The new ransomware has terrified less than a year of society, especially the US. It is called "Ryuk," a malware that hackers use to attack strategic network resources. This maximizes ransom. The campaign was simultaneously analyzed by Crowdstrike and FireEye researchers who estimated that the pirates had been able to reap the 3.2 million euro by February 2017 through 52 transactions, a total ransom of around € 60,000 per victim.
To catch up with companies, this group of pirates called researchers Grim Spider – First use the already known Trojan, namely "TrickBot". It is usually embedded in an Excel spreadsheet that is sent by email to a targeted person. If this message is captured by the message and unlocks the active content of the document, malware is installed on the system and allows contact with command servers and hackers. They then use various techniques to step-by-step computers on the network: password theft modules, Windows Remote Desktop Protocol connections, PowerShell backpack, and so on.
Kill two birds with one stone
This recognition phase allows hackers to identify the company's strategic resources before it enters the encryption phase. The attackers, by the way, sometimes occupy themselves. This may take several weeks, even months, before Ryu ransomware is stored on machines. Why? On the one hand, because this manual recognition takes a lot of time, and on the other hand, because hackers could use these approaches for the first time. "Accelerate in a different way", says FireEye. For example, with theft of sensitive data.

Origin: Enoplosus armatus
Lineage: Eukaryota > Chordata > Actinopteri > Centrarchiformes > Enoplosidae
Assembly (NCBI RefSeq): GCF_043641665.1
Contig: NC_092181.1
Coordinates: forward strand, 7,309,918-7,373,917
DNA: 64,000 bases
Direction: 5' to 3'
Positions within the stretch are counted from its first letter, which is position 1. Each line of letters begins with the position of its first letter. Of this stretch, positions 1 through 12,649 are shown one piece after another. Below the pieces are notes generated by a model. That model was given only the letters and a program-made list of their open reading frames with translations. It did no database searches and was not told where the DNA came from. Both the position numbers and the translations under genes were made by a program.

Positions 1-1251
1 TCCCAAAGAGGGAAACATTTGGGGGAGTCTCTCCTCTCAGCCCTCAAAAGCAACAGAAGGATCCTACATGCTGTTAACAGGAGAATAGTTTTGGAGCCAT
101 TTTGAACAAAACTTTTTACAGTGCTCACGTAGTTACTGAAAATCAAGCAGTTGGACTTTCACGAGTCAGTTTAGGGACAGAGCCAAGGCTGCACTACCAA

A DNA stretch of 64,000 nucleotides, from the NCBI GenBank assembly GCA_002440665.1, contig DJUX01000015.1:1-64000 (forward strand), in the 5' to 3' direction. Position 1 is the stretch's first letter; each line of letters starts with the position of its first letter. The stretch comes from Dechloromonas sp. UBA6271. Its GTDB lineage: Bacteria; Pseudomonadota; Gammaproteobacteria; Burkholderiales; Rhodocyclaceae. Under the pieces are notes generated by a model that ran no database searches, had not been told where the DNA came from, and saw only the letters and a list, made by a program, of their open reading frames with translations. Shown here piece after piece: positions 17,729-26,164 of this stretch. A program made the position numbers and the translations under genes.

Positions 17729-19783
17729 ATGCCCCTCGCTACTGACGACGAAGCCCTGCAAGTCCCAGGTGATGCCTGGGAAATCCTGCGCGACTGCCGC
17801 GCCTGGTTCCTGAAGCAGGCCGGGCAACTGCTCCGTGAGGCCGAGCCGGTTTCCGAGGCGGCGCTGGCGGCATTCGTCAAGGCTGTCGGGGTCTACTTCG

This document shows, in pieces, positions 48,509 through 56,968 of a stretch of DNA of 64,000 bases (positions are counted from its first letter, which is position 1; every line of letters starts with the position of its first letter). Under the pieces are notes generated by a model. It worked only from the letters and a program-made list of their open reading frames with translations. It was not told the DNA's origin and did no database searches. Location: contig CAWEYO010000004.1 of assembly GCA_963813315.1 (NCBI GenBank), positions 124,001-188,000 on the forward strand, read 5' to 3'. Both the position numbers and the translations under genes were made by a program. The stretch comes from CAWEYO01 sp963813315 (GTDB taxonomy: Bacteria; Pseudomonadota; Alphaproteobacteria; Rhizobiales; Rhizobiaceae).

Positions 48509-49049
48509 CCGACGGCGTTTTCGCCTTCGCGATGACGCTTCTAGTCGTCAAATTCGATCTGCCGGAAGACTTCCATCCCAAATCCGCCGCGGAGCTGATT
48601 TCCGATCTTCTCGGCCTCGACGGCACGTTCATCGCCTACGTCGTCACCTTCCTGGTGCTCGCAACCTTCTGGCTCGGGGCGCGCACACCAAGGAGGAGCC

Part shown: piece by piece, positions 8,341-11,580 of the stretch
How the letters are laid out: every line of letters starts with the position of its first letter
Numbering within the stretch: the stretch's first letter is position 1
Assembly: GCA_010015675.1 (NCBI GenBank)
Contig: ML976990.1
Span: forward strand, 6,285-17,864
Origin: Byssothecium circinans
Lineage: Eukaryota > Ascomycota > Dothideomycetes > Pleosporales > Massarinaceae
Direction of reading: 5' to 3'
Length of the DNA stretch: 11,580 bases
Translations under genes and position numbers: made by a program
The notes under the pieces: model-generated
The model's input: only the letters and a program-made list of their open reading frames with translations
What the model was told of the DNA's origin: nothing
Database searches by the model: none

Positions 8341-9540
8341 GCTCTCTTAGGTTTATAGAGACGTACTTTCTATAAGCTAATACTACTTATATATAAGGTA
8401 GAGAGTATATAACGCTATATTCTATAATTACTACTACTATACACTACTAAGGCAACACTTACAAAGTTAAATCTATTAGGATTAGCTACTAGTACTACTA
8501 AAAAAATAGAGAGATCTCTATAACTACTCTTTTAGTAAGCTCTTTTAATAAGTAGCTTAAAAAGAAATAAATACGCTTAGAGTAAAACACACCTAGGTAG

Then, when D-Day arrives, hackers install ransomware and block all machines. Malware will encrypt system data as well as all the disks to which it is connected. Conversely, it will carefully delete all backup files that are on the way, including shadows copy Made in Windows. It is a very careful job that she assumes "Deeper knowledge of enterprise backup systems", Crowdstrike believes.
Who's hiding behind Ryuk? According to Crowdstrike, pirates should "Probably if not the most likely" which is located in Russia. In fact, ransomware integrates " kill the switch Which is activated if the victim is marked as Russian, Belarusian or Ukrainian. Behavior that is completely classical in the world of computer crime. Pirates are thus avoiding cutting on the branch they are sitting on. In addition, Crowdstrike identified some elements of Russian language in the code as well as suspicious downloads from Moscow.